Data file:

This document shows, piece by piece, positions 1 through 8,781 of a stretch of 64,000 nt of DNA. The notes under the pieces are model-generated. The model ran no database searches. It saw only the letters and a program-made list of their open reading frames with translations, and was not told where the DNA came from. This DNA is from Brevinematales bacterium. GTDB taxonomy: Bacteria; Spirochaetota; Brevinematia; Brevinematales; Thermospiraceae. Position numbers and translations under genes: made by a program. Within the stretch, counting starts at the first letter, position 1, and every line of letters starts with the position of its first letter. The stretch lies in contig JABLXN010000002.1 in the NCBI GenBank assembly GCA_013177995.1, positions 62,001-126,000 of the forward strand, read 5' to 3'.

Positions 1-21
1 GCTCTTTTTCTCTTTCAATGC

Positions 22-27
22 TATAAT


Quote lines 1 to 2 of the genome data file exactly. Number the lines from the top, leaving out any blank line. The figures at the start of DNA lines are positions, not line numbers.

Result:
This document shows, piece by piece, positions 1 through 8,781 of a stretch of 64,000 nt of DNA. The notes under the pieces are model-generated. The model ran no database searches. It saw only the letters and a program-made list of their open reading frames with translations, and was not told where the DNA came from. This DNA is from Brevinematales bacterium. GTDB taxonomy: Bacteria; Spirochaetota; Brevinematia; Brevinematales; Thermospiraceae. Position numbers and translations under genes: made by a program. Within the stretch, counting starts at the first letter, position 1, and every line of letters starts with the position of its first letter. The stretch lies in contig JABLXN010000002.1 in the NCBI GenBank assembly GCA_013177995.1, positions 62,001-126,000 of the forward strand, read 5' to 3'.

Positions 1-21